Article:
"When I did do it eventually, it was a quick thing to appease him," Heinrichs said. "Then I asked if I could go back to my cell."

The prosecutor asked her to describe the constable's behaviour during their encounter in the fingerprint room.

"He was just being creepy, for lack of a better word," Heinrichs said. "Unprofessional."

She admitted that at the time of the encounter, she was suffering from severe drug withdrawal symptoms. Heinrichs told the court that in July 2016 she had been addicted to fentanyl and crystal meth for three years.

"I hadn't used since I had woken up," she testified. "I was shaking violently, sweating, cold chills. I just wasn't my best."

Heinrichs was released without being charged. Under cross-examination, she admitted that once she was let go later that day, she went back to using drugs.

Her boyfriend was charged and kept in custody. Heinrichs said a few days later, she told him what the officer had asked her to do while she was at the RCMP detachment. Collins is expected to testify Tuesday.

She had no plans to tell anyone in authority, but on July 12 a pair of RCMP officers in a section working with people who live high-risk lifestyles paid her a visit.

"They had been pretty friendly to me and helpful," Heinrichs said. "When they were leaving, I blurted out, hypothetically, if someone had been detained and had been coerced to expose themselves — what would you suggest they do?"

Her allegation quickly became the focus of an investigation launched by the Alberta Serious Incident Response Team. ASIRT investigators questioned her on July 25, 2016.

Under cross-examination, Heinrichs admitted she was under the influence of fentanyl and crystal meth both times she was questioned by police about the alleged incident.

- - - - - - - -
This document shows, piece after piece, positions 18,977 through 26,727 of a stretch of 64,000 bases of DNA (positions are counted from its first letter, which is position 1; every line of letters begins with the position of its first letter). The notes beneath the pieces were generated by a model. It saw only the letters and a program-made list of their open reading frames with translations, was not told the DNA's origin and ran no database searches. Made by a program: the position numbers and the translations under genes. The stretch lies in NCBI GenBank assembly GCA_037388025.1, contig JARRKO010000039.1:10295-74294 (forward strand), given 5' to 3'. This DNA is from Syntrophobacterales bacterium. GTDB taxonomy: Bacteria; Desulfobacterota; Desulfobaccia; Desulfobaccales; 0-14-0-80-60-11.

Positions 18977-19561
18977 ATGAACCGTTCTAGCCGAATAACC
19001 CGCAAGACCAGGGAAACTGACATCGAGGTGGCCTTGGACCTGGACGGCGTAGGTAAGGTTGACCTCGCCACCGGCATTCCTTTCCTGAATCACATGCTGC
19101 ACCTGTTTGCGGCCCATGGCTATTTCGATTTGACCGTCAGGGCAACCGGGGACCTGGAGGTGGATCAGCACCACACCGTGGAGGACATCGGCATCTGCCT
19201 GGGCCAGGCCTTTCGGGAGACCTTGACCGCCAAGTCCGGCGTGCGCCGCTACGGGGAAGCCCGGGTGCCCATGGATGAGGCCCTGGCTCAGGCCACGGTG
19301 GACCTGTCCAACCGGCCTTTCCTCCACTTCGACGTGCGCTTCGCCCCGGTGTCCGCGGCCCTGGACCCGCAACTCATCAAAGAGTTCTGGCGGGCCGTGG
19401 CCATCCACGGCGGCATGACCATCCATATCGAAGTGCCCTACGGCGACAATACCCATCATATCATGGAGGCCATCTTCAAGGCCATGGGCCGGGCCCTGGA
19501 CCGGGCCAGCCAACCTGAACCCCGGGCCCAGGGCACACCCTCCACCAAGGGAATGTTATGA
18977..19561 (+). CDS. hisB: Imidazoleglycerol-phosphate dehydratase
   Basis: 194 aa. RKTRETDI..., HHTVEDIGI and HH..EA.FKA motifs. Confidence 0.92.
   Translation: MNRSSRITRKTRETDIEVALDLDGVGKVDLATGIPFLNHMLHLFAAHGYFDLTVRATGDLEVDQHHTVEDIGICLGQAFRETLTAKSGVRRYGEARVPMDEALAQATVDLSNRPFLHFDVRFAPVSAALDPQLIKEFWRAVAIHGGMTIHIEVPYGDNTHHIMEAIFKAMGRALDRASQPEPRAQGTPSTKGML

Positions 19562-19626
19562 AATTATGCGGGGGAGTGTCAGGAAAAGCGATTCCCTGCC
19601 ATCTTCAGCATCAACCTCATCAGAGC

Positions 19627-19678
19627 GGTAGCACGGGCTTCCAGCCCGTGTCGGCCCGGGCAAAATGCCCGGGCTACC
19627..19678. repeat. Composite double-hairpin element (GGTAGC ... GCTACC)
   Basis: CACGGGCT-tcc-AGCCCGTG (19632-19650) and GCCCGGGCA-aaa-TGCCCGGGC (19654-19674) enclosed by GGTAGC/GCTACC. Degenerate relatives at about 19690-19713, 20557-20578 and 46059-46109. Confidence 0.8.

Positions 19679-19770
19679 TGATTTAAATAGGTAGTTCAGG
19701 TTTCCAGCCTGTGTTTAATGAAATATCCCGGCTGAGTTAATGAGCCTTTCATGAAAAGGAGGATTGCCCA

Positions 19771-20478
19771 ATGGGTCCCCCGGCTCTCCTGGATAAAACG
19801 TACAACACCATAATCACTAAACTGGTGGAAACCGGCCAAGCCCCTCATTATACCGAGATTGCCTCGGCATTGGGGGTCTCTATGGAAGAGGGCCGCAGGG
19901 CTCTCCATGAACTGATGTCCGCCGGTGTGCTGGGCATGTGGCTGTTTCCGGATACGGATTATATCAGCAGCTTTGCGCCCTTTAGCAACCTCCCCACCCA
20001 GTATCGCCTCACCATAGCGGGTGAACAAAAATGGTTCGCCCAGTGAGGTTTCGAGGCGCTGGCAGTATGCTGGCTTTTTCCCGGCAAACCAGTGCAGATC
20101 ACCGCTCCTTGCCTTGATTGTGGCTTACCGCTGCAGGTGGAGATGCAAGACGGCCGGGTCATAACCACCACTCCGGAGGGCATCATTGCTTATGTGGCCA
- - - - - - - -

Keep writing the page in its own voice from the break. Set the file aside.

She insisted the drugs did not make her paranoid or delusional.

'I don't know what you want from me'

When Heinrichs gave evidence at a preliminary hearing last October, she said she was early into her recovery and living drug-free. But now she admits she lied at the earlier hearing.

Last fall, Heinrichs testified that Tress tried to grab her buttocks and was breathing down her neck as he took her fingerprints.

On Monday she told the court, "I really don't know why I said that. I'm not trying to make false allegations. It wasn't true."

Heinrichs fought back tears on the witness stand.

"I don't know what you want from me," she told the defence lawyer.

"This suggestion Mr. Tress asked you to show him your breasts never happened," Beeman said.

Jason Tress enters the Red Deer courthouse for his sexual assault and breach of trust trial. (Janice Johnston/CBC)

"Whatever the f--k you want to believe," Heinrichs replied angrily.

She looked at the accused and pointed toward him.

"You know what happened," she said.

The trial is scheduled to last five days. Tress faces another breach of trust charge, also dating back to 2016, involving another woman. In addition, he faces one count of sexual assault involving a third woman, stemming from an unrelated incident in 2012.

Tress will be tried separately on those charges, following an application by his lawyer.


Janice Johnston

Court and crime reporter

Janice Johnston was an investigative journalist with CBC Edmonton who covered Alberta courts and crime for more than three decades. She won a national Radio Television Digital News Association award in 2016 for her coverage of the trial of a 13-year-old Alberta boy who was acquitted of killing his abusive father.